It was ironic being in Sam’s country because I had just read a great piece on Wal-Mart in a new strategy book I had picked up. The lesson from that piece has application for those who are attempting to remake the healthcare delivery system in their market and is worth exploring here, especially since I am writing this from the comfort of an air conditioned room.
Prior to Wal-Mart bursting onto the scene, conventional wisdom in the retail world was that it took a population of 100,000 people to make a discount store work. A big box store of this ilk carried a lot of inventory and occupied a lot of real estate, so a big population was required. Wal-Mart changed all of that. Even my dinky little hometown has a Wal-Mart.
Much has been written about how Wal-Mart has made this work. Here are just a few of the big points.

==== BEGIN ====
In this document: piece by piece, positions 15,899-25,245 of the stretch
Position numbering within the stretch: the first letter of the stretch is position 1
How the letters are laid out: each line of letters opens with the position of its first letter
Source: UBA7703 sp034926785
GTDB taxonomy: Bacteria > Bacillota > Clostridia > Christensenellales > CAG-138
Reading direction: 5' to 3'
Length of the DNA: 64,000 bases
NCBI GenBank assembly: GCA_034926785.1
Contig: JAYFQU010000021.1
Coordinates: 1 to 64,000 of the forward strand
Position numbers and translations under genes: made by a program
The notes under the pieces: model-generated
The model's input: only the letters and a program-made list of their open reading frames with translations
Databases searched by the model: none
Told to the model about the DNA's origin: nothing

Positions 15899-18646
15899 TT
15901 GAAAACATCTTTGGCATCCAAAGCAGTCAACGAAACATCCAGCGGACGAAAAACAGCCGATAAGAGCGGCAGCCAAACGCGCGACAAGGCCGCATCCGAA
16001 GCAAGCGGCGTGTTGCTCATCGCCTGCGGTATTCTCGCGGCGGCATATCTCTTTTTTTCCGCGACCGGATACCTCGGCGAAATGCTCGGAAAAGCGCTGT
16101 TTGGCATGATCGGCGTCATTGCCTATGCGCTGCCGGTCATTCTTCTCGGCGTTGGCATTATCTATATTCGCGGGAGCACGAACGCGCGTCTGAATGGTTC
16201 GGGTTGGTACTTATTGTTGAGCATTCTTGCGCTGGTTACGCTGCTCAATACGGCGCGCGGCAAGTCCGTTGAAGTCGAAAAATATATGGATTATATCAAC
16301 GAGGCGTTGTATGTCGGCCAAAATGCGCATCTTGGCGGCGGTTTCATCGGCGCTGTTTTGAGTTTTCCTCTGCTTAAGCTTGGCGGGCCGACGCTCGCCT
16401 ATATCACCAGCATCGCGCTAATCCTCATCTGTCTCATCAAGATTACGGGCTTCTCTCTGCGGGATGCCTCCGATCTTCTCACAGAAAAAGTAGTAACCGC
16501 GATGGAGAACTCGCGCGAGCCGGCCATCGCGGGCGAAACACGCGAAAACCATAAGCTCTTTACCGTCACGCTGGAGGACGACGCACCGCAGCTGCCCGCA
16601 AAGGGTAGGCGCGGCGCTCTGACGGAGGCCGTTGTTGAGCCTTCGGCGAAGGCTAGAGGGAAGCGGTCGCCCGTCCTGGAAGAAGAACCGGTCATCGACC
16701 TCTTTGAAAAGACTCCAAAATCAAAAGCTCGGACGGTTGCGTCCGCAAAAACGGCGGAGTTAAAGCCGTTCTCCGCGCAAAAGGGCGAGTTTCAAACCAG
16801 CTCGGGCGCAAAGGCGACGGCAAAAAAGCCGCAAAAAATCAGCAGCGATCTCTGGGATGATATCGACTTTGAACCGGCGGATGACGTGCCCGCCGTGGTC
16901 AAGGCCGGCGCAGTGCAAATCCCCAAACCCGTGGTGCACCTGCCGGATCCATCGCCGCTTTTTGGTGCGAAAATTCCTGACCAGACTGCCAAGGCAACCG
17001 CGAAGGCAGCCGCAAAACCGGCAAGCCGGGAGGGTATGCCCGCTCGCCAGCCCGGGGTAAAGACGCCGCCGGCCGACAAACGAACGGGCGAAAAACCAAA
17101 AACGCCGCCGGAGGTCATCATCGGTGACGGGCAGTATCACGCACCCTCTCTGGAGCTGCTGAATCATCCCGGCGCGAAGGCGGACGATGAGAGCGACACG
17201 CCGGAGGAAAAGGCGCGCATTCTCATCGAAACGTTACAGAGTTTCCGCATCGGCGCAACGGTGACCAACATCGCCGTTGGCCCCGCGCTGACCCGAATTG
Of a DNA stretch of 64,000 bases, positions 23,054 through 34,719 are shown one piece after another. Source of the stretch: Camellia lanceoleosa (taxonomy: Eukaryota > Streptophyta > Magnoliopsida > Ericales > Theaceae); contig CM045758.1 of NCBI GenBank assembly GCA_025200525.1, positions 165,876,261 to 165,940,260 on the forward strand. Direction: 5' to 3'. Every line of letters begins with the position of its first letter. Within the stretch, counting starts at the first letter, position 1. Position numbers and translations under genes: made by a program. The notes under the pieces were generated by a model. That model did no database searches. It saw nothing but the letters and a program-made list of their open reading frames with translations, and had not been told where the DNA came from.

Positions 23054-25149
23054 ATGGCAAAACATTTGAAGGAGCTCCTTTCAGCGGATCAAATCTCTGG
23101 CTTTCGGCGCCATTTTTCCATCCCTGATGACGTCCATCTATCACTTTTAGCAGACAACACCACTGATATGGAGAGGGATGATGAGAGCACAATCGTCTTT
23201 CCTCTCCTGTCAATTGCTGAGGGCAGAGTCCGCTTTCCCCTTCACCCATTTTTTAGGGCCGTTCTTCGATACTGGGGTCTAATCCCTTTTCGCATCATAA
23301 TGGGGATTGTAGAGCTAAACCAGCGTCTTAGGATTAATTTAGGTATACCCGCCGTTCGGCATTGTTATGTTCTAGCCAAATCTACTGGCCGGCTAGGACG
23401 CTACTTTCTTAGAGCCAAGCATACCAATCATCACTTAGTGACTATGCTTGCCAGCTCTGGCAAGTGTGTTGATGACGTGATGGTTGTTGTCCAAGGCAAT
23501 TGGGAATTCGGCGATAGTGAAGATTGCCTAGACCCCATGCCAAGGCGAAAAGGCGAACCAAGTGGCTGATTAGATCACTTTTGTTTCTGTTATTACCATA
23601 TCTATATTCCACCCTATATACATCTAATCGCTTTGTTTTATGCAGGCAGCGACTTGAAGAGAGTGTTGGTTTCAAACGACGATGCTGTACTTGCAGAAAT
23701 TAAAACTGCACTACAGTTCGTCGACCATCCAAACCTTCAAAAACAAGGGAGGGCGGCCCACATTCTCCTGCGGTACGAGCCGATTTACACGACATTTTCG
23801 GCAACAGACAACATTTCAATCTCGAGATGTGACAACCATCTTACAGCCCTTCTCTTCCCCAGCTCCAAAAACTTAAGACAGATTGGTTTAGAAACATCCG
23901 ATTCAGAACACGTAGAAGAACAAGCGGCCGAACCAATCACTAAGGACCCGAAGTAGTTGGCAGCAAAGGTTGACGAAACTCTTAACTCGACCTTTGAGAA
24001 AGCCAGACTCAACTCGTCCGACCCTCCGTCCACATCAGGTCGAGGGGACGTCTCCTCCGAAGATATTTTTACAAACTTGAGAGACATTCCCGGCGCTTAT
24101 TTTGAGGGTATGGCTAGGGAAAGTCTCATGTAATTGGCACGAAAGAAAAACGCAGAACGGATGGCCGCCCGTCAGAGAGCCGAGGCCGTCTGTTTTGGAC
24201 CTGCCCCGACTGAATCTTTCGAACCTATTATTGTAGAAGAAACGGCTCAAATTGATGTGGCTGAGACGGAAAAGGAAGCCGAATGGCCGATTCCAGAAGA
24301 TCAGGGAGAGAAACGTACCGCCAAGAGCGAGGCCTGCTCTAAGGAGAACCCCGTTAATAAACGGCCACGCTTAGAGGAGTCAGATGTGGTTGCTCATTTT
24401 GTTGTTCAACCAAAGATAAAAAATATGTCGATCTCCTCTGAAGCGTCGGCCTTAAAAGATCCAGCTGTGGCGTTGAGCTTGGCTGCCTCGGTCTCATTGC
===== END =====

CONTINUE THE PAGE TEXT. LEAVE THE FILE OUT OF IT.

But there in that small town strategy was the nugget that surfaced in the book I was reading.
Wal-Mart was able to able to succeed not by ignoring the conventional wisdom of needing 100,000 for a store to make a go of it, but by redefining the concept of ‘a store.’
In the conventional world, each store was something of a stand-alone outpost. The marketing, distribution and management costs for a particular market were generally borne by one store, so it had to do a lot of volume. Thus the 100,000 threshold.
Wal-Mart, with all of its systems and processes and technology, was able to take five or ten stores in a given region and make them function, effectively, as one big store. With their logistics system, one truck could deliver to all five to ten stores every day. That is what big stores could afford, but not little stores. Wal-Mart gave the local store, scads of them in a region, the benefits of a large store.
We know that Wal-Mart’s success is the cumulative result of a lot of things working together. But more than that, all of the parts work toward the same end – the idea that properly managed, a ‘network of stores’ can have the advantage of a big, central store AND the advantage of being dispersed and close to the customer in multiple mini-markets.